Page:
Arlington Public Library: The Urban Farmer’s Best Friend
We have long loved the Arlington Public Library for the diverse array of resources they offer, and now there are three great reasons for urban farmers like us to love the library even more: Reason #1 for urban farmers to love the Arlington Library: They lend garden tools! Did you know you can check out a wide range of gardening tools, just like you’d check out a book? The program is called “The Shed,” and it offers tools to Arlington residents who don’t necessarily have the space or desire to own & store their own gardening equipment.
The Shed, Arlington’s garden tool lending program, is based at the Central Library, and open March – November.
Seriously, who in Arlington has the space to store a wheelbarrow, seed spreader, or pitchforks? Not many of us. So now you can just head over to Central Library and check ’em out, use ’em, and return ’em. At no cost. How awesome is that? Here’s a sample of what they lend — you can find the complete list of tools here:
Planting & Digging Tools: shovels, hoes, cultivators, picks, pitchforks, etc.
Weeding & Cutting Tools: saws, shears, loppers, weed cutters, pruners, etc.
Rakes & Cleaning Tools: rakes, sidewalk scrapers, brooms, wheelbarrows, etc.
Watering Tools: hoses, nozzles, etc.
Miscellaneous Tools: extension cords, ladders, seed spreaders, etc.
Borrowing is available for Arlington residents over the age of 18. Tools can be borrowed for seven days, with one renewal, and up to five tools can be borrowed at a time. Complete rules for the program can be found here. To get started with The Shed, stop by Central Library and sign up at the circulation desk. Reason # 2 for urban farmers to love the Arlington Library: Garden Talks & Plant Clinics. Do you know about the Expert Garden Talks offered every Wednesday evening at Central Library? Well now you do. The talks, which run from March through October, are led by volunteers and staff from AFAC’s (Arlington Food Assistance Center) Plot Against Hunger, and the Virginia Cooperative Extension Master Gardeners. Topics range from how to start seeds indoors, to container gardening, to composting, and so much more. The full calendar of 2015 Talks can be found here. And on Thursday evenings from April – October, the Master Gardeners host a Plant Clinic, where you can get answers to all your gardening questions. The Plant Clinic is on the first floor of Central Library, and the Garden Talks take place at 7pm outside at the Central Library Community Garden. Which leads me to… Reason #3 for urban farmers to love the Arlington Library: Community Gardens. You may have seen some of the wonderful community gardens around Arlington, and there are several at our libraries, too. Central is home to the USDA’s People’s Garden (run by AFAC’s Plot Against Hunger), as well as the Berm Garden, the Pollinator Garden, and the 10th Street Americorps Garden.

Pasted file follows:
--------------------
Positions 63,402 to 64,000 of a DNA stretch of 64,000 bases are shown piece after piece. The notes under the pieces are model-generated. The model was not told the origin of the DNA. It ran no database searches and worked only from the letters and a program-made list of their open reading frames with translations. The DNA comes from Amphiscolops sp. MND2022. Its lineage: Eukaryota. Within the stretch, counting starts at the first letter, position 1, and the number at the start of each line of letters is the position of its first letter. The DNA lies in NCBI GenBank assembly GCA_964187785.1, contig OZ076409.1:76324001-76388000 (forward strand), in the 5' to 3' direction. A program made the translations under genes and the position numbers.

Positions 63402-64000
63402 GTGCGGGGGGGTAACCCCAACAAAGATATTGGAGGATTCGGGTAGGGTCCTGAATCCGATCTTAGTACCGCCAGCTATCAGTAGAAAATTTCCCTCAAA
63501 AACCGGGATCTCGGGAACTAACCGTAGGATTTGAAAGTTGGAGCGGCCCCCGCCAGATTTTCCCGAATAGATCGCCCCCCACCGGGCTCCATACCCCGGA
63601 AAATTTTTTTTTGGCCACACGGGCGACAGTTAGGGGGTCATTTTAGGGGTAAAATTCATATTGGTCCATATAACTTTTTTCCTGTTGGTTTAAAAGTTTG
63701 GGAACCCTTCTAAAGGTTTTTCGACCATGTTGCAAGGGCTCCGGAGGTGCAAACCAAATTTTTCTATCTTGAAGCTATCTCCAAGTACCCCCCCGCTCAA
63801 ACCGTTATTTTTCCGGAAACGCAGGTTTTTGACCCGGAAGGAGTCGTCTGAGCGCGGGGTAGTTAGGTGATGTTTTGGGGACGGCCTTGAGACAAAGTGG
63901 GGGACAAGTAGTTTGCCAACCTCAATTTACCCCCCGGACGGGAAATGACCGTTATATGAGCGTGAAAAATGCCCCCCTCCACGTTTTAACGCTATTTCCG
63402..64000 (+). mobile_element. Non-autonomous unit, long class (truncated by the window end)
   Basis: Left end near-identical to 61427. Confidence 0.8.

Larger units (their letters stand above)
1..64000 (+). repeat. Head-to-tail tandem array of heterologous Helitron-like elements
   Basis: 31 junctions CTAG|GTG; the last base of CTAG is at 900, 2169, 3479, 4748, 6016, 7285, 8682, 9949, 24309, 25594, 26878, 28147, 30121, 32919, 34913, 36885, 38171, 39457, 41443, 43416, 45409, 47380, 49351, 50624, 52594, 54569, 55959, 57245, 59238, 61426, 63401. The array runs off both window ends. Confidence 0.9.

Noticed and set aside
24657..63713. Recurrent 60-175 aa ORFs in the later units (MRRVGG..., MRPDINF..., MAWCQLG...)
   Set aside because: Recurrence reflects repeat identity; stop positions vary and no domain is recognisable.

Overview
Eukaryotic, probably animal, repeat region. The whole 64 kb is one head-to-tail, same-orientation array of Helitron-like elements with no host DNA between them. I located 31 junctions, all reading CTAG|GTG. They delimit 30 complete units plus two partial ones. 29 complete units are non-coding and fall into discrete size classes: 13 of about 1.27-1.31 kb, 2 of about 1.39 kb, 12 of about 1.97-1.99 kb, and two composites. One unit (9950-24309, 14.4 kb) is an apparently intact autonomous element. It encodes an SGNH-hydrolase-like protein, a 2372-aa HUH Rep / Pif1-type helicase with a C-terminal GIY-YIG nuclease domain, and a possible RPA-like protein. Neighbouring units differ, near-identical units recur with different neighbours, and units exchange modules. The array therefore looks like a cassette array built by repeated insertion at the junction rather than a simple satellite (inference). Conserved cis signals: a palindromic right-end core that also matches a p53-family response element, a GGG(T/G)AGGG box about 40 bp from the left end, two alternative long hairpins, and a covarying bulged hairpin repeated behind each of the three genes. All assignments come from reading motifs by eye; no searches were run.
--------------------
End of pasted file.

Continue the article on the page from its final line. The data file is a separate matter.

The Central Library community garden delivers its harvest to AFAC’s Plot Against Hunger.
The Glencarlyn branch is home to a teaching garden maintained by the Master Gardeners of Northern Virginia. The goal of the teaching garden is “to provide resources for Arlington residents to learn how to create gardens in both the suburban and urban landscape. The Garden consists of many smaller gardens including a herb, shade, sun, tropical, dry, container, and native gardens.”
The Glencarlyn branch offers a community teaching garden, lovingly maintained by the Master Gardeners of Northern Virginia.
And at Westover, they use a series of raised beds and public workshops to teach the community about planting, sustainable gardening, composting, and other useful urban farming techniques.
The Westover branch has more than 16 raised beds, thanks to contributions from the local Boy Scouts, Girl Scouts, Field to Table, Master Food Volunteers, and Master Gardeners.
Bonus: Reason #4 for urban farmers to love the Arlington Library: Books!
With so many fantastic resources available at the library, it’s easy to forget the very thing they’re most known for: books! There are tons of great guides, reference manuals, step-by-step how-to’s, magazines, and even movies about gardening and farming. Here is a useful place to start, or just stop by any of the eight branches and ask the reference librarian to point you in the right direction. So there you have it. Who knew the library could be such a great resource for urban farmers? (Well, we knew. And now you know. You’re welcome.) Thank you, Arlington Public Library, for giving us so many reasons to love you!